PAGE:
Album: Anthems To The Wind
Tracks : 12
Website: Merry Hell
Anthems to the Wind is the new acoustic album from English folk/rock band Merry Hell. The band was founded from the embers of 90’s folk/punk band The Tansads when, in 2010, they decided to get back into music after “rediscovering their musical selves” during a reunion. The name Merry Hell was taken from the lyric of an old Tansads song and they have a growing and well-deserved reputation as one of the best bands on the current folk scene. The Kettle family make up the core of the band with John (guitar), Bob (harmonica and mandolin), Andrew (vocals) and Virginia (vocals and guitar). They are joined by Neil McCartney on fiddle, Lee Goulding on keys, Nick Davies on bass and Andy Jones on percussion. The album comprises of acoustic re-workings of songs from the Merry Hell back catalogue (and a couple from The Tansads too) and was inspired by changed atmosphere of the songs when sung in small clubs.
The album opens with Drunken Serenade (with The Banshee Reel) and it is a good sign of what’s to come. Neil McCartney’s fiddle is to the fore on the reel while the vocals of Andrew and Virginia give the song its raw power. It was inspired by the young Kettle boys listening to the drunks singing as they passed by their window on their way home from the local watering holes.
My Finest Hour sees Virginia introducing her own song as a “message for mothers everywhere” and going on to tell the tale of a couples amorous plans being thwarted by Mum. No Place Like Tomorrow also has Virginia’s vocal to the fore in this lovely, waltz-time song of hope for the future. Andrew takes lead vocal on Over the Border and the stomping Loving the Skin You’re In as the album continues to impress with quality song writing and musicianship. The rousing This Time opens with some fine mandolin work along with the always excellent fiddling.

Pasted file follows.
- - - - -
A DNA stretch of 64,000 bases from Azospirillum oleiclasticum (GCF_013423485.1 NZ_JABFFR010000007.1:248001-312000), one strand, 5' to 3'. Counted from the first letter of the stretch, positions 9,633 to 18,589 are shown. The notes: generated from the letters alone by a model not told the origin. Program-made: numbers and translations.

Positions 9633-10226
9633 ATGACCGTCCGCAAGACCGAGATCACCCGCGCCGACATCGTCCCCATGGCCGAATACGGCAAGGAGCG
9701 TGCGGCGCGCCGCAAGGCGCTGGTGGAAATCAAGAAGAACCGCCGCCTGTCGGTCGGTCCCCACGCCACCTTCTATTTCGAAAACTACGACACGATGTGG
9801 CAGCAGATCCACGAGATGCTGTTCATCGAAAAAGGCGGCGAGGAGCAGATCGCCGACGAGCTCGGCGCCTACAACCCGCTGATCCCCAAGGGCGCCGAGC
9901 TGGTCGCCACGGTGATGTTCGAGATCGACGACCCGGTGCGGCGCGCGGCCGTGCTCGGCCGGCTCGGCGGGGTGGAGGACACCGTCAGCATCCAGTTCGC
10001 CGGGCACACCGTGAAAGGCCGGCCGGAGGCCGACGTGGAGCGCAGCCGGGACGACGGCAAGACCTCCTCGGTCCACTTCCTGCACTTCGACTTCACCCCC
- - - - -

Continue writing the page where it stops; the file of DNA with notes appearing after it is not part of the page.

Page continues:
A stark a cappella vocal from Andrew opens the absolutely gorgeous song Lean on Me, Love. It is a truly beautiful piece and one of the highlights of the album. There are some excellent harmonies and it builds to an almost chant-like section before the spine-tingling finish.
The Butcher and the Vegan tells a story of an unusual relationship in Burnham-on-sea. It has a nice guitar opening and some atmospheric keys over a beautifully performed vocal. It has a slow march feel and tells of life as it is lived by ordinary folk as they go about their day.
The album continues with a couple of older songs, The war Between Ourselves, about resolving little differences in family and community and how that can translate to the wider world and Fear of Falling, a rousing song about having the courage to live your life to the full.
Leave a Light on is another beautifully performed song with both vocalists showing their talents to the full. It tells of a fisherman missing off the Cornwall coast and the effects on his loved ones of not knowing what has happened to him.
The closing track, Satisfied, is a lovely song about being satisfied with life when perhaps you should be striving for more. Its charming melody masks a quite dark sentiment with the repeated line “millions of people lost in the world”.
Produced by John, the album was recorded “75% live” in three different venues with the finishing touches added in the studio. It captures the vital spark of the live performances and has a lovely, intimate feel. For fans of Merry Hell this CD has new versions of old songs that are quite different from the originals and is a must for their collections. For those new to the band, it is a great place to start. It is a sparkling album filled with great songs, performed with genuine warmth and it is a pleasure to listen to.